Syphilis is one of the most common sexually transmitted infections (STIs) in the United States. It can cause serious health problems if not treated. Despite access to a cure, syphilis cases have increased by more than 50% in the United States since 2016.
“People can spread the disease without noticing their own symptoms, or when the infection is in an asymptomatic phase,” says Kevin Ard, MD, a Mass General Brigham infectious diseases doctor.
Dr. Ard is the director of the Sexual Health Clinic at Massachusetts General Hospital. He describes how syphilis spreads and gives tips on ways to prevent infection. Learn how to recognize syphilis symptoms and find treatment.
Syphilis is an infection that can spread from one person to another through sex. Bacteria from the disease spreads easily from person to person. Sores develop where bacteria enter the body, often on the penis, vagina, mouth, and tongue. Unlike herpes, the sores are not often painful. They can take weeks for patients to notice.
Syphilis typically follows a progression of stages that can last for weeks, months, or years. There are 3 stages, and the condition spreads easiest during the first 2.
The first stage, or primary stage, typically begins 3 weeks after the disease first enters the body. It can take 3 to 4 weeks for small, round sores — called “chancres” — to appear on the skin. Chancres stay on the skin for 2 to 6 weeks and can go away without treatment.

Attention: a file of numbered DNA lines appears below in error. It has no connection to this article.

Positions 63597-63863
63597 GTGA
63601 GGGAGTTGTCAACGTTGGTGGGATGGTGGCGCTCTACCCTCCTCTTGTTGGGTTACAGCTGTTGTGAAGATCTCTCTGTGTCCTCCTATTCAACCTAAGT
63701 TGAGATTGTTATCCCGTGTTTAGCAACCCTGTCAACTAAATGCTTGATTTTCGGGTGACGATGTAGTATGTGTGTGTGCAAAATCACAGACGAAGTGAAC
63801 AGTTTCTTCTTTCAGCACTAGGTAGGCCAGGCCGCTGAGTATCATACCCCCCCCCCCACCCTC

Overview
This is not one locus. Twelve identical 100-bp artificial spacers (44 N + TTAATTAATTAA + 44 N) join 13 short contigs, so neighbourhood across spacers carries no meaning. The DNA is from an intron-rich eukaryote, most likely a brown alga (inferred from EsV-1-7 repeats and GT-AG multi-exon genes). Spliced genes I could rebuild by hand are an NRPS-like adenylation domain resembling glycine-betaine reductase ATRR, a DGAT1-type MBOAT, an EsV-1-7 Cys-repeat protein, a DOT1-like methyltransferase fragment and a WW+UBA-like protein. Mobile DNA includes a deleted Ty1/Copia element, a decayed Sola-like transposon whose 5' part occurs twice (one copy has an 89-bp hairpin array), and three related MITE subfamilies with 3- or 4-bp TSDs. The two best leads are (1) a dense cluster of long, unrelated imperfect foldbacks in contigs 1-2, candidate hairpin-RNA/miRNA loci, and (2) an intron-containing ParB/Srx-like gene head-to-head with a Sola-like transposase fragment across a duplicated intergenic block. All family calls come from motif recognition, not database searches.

Health care providers use a blood test to diagnose syphilis. If they suspect the condition has affected the brain, they check a patient’s spinal fluid as well.
If you’re sexually active, get screened for syphilis. Screenings are simple and painless.
STI screening in pregnancy is especially important because STIs can lead to pregnancy complications and have serious effects on a baby’s health. Syphilis increases the risk of an unborn baby dying. People who are pregnant can unknowingly pass the disease to their child. According to the Centers for Disease Control and Prevention (CDC), such cases have increased dramatically since 2012. A decline in condom use helps explain why.
Health care providers use medication to treat syphilis. A single injection of the drug penicillin can kill bacteria responsible for the condition at the first and second disease stage. Patients in the third disease stage need at least 3 injections spread several weeks apart. Alternative drugs exist for patients who are allergic to penicillin.
Unfortunately, no drug can reverse damage to the eyes, ears, and brain. Syphilis also increases the risk of developing HIV. Open sores on the genitals allow HIV to spread from the blood of one person to another.
People with syphilis should pause all sexual activity until they have completed treatment. They can still pass the disease to others until they are fully treated.
According to Dr. Ard, the best treatment for syphilis is prevention. To avoid syphilis, he encourages people to:
Choose fewer sex partners.
Undergo regular STI screenings.
The CDC and health care providers are also reviewing a cutting-edge strategy called Doxy PEP, which could help prevent the spread of syphilis. The strategy involves taking an antibiotic pill after sex to help prevent infection.
“We are hopeful that a vaccine for syphilis will one day be available,” Dr. Ard adds. “Until then, we must continue to be vigilant and prevent syphilis in other ways.”